12. A self-propelled, fast steering motorized riding trowel for finishing a concrete surface, said riding trowel comprising:
seat means for supporting an operator of said riding trowel;
primary control lever means accessible by said operator from said seat means for steering said riding trowel;
rigid frame means adapted to be disposed over said concrete surface for supporting said seat means and said lever means;
motor means for powering said riding trowel;
rotor means associated with said frame means and supporting said frame means thereabove, said rotor means comprising a plurality of blades for frictionally contacting said concrete surface;
gearbox means for driving said rotor means, said gearbox means comprising a pair of rotatable shafts projecting downwardly from said frame means and together defining a biaxial plane;
pivot steering box means for pivotally mounting said gearbox means to said frame means;
drive shaft means for actuating said gearbox means in response to said motor means thereby revolving said rotor means;
lever arm means disposed beneath said frame means for tilting said rotor means for steering, said lever arm means comprising a pair of individual, parallel lever arms rotatably coupled to said frame means beneath said frame means rear and extending substantially to said frame means front;
means for varying the pitch of said blades; and,
gauge means for indicating blade pitch, said gauge means comprising a pointer emanating from said primary control lever means and a gauge face defined in said frame means.
13. A self-propelled, fast steering motorized riding trowel for finishing a concrete surface, said riding trowel comprising:
seat means for supporting an operator of said riding trowel;
primary control lever means accessible by said operator from said seat means for steering said riding trowel;
rigid frame means adapted to be disposed over said concrete surface for supporting said seat means and said lever means;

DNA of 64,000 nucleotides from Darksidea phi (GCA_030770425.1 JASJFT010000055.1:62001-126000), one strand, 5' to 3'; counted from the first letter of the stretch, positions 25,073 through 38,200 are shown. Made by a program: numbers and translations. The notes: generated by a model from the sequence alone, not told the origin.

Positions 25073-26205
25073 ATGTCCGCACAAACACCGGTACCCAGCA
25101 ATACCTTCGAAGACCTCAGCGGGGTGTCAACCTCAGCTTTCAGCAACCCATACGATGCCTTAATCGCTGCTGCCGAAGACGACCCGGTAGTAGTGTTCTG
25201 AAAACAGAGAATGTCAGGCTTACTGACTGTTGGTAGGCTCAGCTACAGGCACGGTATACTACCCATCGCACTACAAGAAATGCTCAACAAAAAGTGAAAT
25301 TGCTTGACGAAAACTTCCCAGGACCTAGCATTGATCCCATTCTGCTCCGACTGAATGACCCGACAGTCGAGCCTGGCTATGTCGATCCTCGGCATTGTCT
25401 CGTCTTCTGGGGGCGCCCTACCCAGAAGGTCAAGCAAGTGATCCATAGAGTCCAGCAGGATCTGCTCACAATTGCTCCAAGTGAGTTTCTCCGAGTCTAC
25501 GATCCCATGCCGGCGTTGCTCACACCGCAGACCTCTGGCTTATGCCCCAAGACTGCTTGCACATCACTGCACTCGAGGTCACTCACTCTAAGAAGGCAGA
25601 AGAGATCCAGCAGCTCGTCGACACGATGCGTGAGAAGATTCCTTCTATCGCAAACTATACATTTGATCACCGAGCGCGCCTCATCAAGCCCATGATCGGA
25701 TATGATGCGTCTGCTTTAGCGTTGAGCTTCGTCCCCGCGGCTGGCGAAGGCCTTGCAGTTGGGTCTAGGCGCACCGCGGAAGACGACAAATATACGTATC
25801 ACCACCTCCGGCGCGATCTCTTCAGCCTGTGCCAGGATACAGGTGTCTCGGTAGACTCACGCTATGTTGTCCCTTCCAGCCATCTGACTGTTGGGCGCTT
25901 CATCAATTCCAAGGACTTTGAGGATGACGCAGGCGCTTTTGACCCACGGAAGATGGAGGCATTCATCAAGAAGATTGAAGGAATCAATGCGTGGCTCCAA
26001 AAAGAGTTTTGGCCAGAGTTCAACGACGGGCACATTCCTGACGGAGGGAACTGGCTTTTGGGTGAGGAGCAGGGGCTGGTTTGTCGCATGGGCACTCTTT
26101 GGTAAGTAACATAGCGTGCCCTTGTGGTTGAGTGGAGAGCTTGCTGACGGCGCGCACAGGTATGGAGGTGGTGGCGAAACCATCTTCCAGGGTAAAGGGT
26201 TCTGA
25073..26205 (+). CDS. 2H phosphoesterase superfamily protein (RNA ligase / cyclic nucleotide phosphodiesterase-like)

motor means for powering said riding trowel;
rotor means associated with said frame means for frictionally contacting said concrete surface and supporting said frame means thereabove, said rotor means comprising at least two rotors;
gearbox means for driving said rotor means, said gearbox means comprising a pair of rotatable shafts projecting downwardly from said frame means and together defining a biaxial plane, wherein said gearbox means comprises a separate gearbox for each of said rotors;
pivot steering box means for pivotally mounting said gearbox means to said frame means, said pivot steering box means comprising an individual pivot steering box for each of said last mentioned gear boxes, wherein one of said last mentioned pivot steering boxes pivots its gearbox in planes both parallel with and perpendicular to said biaxial plane, the other of said last mentioned pivot steering boxes pivots its gear box only in a plane perpendicular to said biaxial plane, and wherein one of said pivot steering boxes establishes a perpendicular pivot axis for tilting in a plane perpendicular to said biaxial plane;
drive shaft means for actuating said gearbox means in response to said motor means thereby revolving said rotor means;
lever arm means rotatably coupled to said frame means beneath said frame means rear for tilting said rotor means in response to said primary control lever means, wherein said lever arm means comprises torque rod means extending between it and said gear box means for tilting said rotors in a plane parallel to said biaxial plane, and wherein said torque rod means is offset from last mentioned axis; and,
connecting shaft means actuated by said lever arm means for tilting one of said rotor means in a plane generally perpendicular to said biaxial plane, said connecting shaft means interconnected with said one of said rotor means by tertiary linkage means for deriving a mechanical advantage.
14. A self-propelled, fast steering motorized riding trowel for finishing a concrete surface, said riding trowel comprising:
seat means for supporting an operator of said riding trowel;
primary control lever means accessible by said operator from said seat means for steering said riding trowel;
rigid frame means adapted to be disposed over said concrete surface for supporting said seat means and said lever means;
motor means for powering said riding trowel;
rotor means associated with said frame means for frictionally contacting said concrete surface and supporting said frame means thereabove;